Architecture of Istanbul, Turkey | Part I

Posted on 12th March 2013 in architecture

The summer of 2012 found me in Istanbul, Turkey for a week. I chose Istanbul mostly because I had to leave the Shengen region of Europe which I had been inside of for too long. I found a place to stay for relatively cheap using the amazing services of, but the place was fairly sub-standard to most North American destinations. I would wake up in the morning and shower and there would be a slug on the shower floor, and I won’t even describe the kitchen. However, when you’re on a budget, and all you want is a place to stow your bag and rest at night, these kind of things are perfect. It turned out extra good, as the first night there I met an Australian traveler from Paris named Olivia (of Oh la la livia and Cleopatra’s Bling fame) who was staying in the same place I was. As it turned out, she had also met another Australian on her flight, Tabitha (who takes some pretty cool photographs), who lived in Paris too and was on the same quest as Olivia was. Olivia, being the friendly soul she is asked me if I’d like to join her and Tabitha to one of the Princes Islands, Burgazada I think, the next day, so there’s five photographs in a row, starting with a wood house and ending with an upward glance of a mosque minaret, from the little island. It was actually amazing because the island had very few cars, and most of the transportation was by donkey or walking.  We spent most of the afternoon sitting on a small spit of beach/cement we found at the end of a road alongside a handful of locals who couldn’t keep their eyes off of the two ladies I was with! (I found it a bit amusing and cute, they found it a bit odd and peculiar)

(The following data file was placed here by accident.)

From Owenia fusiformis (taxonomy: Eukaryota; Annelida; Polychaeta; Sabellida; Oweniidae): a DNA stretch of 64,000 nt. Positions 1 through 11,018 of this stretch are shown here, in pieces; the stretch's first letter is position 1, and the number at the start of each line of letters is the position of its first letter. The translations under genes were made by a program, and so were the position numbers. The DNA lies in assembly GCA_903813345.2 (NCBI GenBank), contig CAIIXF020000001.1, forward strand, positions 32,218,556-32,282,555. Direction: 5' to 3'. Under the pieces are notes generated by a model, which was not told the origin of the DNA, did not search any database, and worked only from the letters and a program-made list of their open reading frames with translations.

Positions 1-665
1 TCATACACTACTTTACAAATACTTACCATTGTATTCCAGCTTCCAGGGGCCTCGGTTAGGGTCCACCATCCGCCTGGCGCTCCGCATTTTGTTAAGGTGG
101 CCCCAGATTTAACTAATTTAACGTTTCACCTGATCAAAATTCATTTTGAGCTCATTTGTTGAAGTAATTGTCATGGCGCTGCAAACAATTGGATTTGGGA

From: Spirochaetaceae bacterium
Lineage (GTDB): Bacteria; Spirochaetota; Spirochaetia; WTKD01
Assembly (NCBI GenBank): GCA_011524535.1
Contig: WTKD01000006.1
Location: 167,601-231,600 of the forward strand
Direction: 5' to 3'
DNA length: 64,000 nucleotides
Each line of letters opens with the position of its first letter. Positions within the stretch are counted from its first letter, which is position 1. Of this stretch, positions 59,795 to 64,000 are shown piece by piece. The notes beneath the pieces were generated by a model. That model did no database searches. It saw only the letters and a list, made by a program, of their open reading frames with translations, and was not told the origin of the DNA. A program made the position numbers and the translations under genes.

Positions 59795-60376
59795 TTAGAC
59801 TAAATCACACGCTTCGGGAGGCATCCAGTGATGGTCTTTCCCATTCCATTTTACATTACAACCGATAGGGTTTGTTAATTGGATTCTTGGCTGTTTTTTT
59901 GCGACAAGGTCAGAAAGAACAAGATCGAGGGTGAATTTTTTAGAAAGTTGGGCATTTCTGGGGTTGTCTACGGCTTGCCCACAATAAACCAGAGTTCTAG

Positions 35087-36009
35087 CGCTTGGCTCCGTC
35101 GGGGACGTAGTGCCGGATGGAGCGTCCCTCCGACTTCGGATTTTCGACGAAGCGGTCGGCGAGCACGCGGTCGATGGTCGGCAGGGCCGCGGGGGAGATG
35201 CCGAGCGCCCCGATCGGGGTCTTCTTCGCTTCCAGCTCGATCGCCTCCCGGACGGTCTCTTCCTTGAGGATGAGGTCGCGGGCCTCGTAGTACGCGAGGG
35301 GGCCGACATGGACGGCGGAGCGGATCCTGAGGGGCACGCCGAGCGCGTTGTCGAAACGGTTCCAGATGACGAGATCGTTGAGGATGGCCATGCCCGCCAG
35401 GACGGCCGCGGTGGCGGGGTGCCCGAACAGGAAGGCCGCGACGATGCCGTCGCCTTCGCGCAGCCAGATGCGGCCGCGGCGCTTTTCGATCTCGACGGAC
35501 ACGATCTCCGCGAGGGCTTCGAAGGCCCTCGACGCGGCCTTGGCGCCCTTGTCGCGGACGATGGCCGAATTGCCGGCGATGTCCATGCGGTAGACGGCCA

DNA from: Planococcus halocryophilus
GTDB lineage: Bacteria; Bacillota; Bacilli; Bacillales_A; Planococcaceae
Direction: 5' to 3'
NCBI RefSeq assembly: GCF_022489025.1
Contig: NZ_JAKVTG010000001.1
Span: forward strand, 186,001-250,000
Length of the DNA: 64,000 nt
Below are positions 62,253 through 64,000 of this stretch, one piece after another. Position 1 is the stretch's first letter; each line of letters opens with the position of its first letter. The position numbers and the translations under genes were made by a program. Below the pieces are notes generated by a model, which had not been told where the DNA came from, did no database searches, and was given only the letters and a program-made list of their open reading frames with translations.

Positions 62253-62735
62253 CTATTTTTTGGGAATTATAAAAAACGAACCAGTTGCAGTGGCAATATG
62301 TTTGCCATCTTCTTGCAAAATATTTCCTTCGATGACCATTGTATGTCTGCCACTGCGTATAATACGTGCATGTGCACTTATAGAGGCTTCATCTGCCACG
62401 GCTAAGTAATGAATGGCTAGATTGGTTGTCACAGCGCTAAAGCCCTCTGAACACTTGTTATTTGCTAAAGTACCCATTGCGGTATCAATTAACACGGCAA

The other photographs are from my wanderings around the city streets. I would usually get up, and just start walking. It was so hot, I’d usually be in a tank top, shorts, and sandals all day. I’d usually leave around 1000 hrs, and get home around 1900 – 2100 hrs.

I particularly love the lighting that would come as the night closed in. It was a certain golden glow and really added to the romanticism of the place.


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